Another social reality you may struggle with is coming to terms with who wasn’t there to support us during our treatment. Often we can be surprised and delighted by who showed up to help, and we can be sad and disappointed by those who we thought we be there for us and weren’t. One of the tasks of this stage is to come to terms with this disappointment and figure out how or if this changes your relationships to these people.
The “New Normal”
At some point, there was an expectation that after treatment you would return to your old life, only to discover that the ‘old life’ no longer exists. Maybe you see your relationships differently. Perhaps your energy level or physical abilities are not the same. It’s time to create a new normal that takes into account the massive changes you have gone through.
Here are two resources that I’ve read and think are helpful on this journey…
This book takes up where the books on how to cope with cancer treatment leave off. Written from the concept of putting pieces of a puzzle together to form a healthy whole, the book describes a four-phase healing process–each relating to the physical, emotional, spiritual and social aspects of the new normal. There are lots of tools, quotes from cancer survivors, and valuable information describing may be occurring for you. Magee and Scalzo set out the tools needed to create your own healing plan.
In this book, the authors look at the emotional reality of post-cancer life–including sleep and sexuality. Each chapter contains coping strategies and coping strategies. I especially appreciate that Goodhart and Atkins have included ways for friends and family members to support ‘their person’.
As Dr. M. Scott Peck notes in the first line of The Road Less Traveled…life is difficult. And it can also be joyful, no matter where we find ourselves. If you are in the second half of your cancer journey, take your time and be gentle with yourself. If you are supporting someone, thank you.
People come and go in our lives for a variety of reasons. Sometimes it’s because we meet a new friend, or a relationship ends. Maybe we’re the one coming and going as we change jobs or move to a new city. At some point, our entrances and exits are more substantial…we are born and we die. That’s the circle of life.
In the Not So Distant Past
While both birth and death are an unavoidable part of the human experience, I suggest that as a modern culture, we treat each of them very differently. However, this hasn’t always been the case.
As a big fan of Call the Midwife, I never tire of watching the sanitized TV version of babies being born. The series takes place in an East-London neighbourhood, during the 1950’s and early 1960’s. Among other things, it chronicles the progression from the norm of home births to hospital births; and the resulting changes in the expectations of everyone involved. I’m not advocating one birth experience over another, just noting the shift of birth taking place at home vs. taking place in a medical setting.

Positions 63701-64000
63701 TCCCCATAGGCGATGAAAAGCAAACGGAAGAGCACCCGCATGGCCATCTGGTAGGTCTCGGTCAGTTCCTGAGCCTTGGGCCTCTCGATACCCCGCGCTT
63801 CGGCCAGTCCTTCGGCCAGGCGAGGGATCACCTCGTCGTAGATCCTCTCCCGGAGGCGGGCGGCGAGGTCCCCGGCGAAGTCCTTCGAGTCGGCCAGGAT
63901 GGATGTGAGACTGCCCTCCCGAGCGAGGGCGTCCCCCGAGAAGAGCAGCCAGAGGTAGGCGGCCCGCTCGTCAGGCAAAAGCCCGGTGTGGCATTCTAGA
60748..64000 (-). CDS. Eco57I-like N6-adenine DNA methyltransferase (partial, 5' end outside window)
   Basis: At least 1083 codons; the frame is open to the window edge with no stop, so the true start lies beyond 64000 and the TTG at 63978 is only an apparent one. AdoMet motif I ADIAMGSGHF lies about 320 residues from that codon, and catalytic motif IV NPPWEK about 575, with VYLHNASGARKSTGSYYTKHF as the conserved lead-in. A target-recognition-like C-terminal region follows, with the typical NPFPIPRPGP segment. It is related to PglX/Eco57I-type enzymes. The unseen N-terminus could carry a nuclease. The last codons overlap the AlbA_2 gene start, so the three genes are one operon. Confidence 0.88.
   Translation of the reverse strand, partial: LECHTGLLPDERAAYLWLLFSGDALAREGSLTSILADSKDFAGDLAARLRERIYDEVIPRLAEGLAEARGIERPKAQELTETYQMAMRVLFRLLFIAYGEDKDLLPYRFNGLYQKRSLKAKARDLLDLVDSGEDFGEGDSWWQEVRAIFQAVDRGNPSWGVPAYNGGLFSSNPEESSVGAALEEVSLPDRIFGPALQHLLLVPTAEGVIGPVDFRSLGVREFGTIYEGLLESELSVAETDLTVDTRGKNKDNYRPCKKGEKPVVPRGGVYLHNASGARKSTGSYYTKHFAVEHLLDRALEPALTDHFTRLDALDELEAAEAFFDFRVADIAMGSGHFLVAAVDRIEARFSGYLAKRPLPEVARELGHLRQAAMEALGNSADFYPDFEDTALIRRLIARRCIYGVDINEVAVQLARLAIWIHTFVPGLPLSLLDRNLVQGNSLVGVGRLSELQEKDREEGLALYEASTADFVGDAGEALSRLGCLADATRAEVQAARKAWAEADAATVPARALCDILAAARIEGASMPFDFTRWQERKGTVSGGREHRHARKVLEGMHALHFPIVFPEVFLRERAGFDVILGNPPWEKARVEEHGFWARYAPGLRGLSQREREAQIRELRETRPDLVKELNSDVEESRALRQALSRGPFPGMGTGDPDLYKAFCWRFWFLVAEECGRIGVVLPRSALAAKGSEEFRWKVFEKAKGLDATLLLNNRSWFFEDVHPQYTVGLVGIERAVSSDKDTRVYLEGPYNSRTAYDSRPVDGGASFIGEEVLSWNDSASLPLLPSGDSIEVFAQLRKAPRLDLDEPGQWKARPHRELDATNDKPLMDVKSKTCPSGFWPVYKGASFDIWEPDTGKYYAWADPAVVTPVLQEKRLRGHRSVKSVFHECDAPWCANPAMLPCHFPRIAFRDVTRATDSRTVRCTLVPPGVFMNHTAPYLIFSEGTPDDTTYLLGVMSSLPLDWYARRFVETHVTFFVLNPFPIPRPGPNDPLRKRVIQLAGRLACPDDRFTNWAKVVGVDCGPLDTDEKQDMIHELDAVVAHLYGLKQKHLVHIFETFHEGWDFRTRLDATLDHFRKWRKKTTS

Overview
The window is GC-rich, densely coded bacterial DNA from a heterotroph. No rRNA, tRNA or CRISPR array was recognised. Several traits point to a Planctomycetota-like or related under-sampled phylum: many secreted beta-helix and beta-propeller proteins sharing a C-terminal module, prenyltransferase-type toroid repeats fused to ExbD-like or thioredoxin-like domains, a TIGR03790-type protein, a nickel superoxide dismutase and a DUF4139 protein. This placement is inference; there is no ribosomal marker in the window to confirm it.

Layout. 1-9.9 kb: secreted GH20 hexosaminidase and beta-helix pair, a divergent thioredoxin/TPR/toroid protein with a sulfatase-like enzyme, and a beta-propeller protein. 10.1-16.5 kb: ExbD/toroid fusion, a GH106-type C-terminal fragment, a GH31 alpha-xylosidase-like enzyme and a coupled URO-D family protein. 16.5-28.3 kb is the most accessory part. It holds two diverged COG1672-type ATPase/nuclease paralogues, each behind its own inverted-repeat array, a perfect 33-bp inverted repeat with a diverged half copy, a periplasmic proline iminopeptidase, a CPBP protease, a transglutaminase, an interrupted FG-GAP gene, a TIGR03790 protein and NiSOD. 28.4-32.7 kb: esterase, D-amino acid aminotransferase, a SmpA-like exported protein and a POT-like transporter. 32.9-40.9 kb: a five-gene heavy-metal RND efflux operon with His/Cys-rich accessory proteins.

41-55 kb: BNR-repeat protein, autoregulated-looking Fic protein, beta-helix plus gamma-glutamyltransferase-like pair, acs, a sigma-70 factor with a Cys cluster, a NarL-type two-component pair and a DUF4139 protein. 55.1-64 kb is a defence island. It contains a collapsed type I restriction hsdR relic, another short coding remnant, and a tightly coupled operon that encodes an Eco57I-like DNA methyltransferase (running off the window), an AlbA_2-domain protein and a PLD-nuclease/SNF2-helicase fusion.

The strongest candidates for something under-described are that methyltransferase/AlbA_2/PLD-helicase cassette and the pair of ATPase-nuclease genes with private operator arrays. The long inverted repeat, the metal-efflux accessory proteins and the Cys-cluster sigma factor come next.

Like birth, death has also moved locations. In the past, the common practice was that we died at home–circumstances allowing. Ideally, the dying person was surrounded by family and/or friends who were there to offer comfort to the individual and each other. Family members shared the final tasks of preparing their loved-one for burial. Visitation was held in the family home. Birth and death were very personal, yet community, experiences. Now, most of us can expect to die in a hospital, and prepared for our final resting place by funeral home staff.
On the flip side, 2014 saw approximately 384,000 Canadian births (142,000 in Ontario). A December 2015 Toronto Star article outlined a three-year McMaster University study that noted midwives attended 10% of all births in Ontario (2014 is included in their data). Of this 10%, 20% of these births occurred at home.
The bottom line…most of us will come and go in a hospital. However, the picture may be changing.
Thoughts on Current Practices of Life…
Midwifery, was regulated in Ontario in 1994, as a publicly funded service. Currently there are more than 700 registered midwives in Ontario who provide neonatal care to pregnant women, attend their deliveries and look after the mother and baby following birth. With the 1994 law, midwives have hospital privileges (including access to hospital staff and resources). The blending of the two options gives expectant parents more choice of where to deliver their babies. It is no longer a binary decision of at home with a midwife vs in hospital with a obstetrician (most family doctors no longer deliver babies).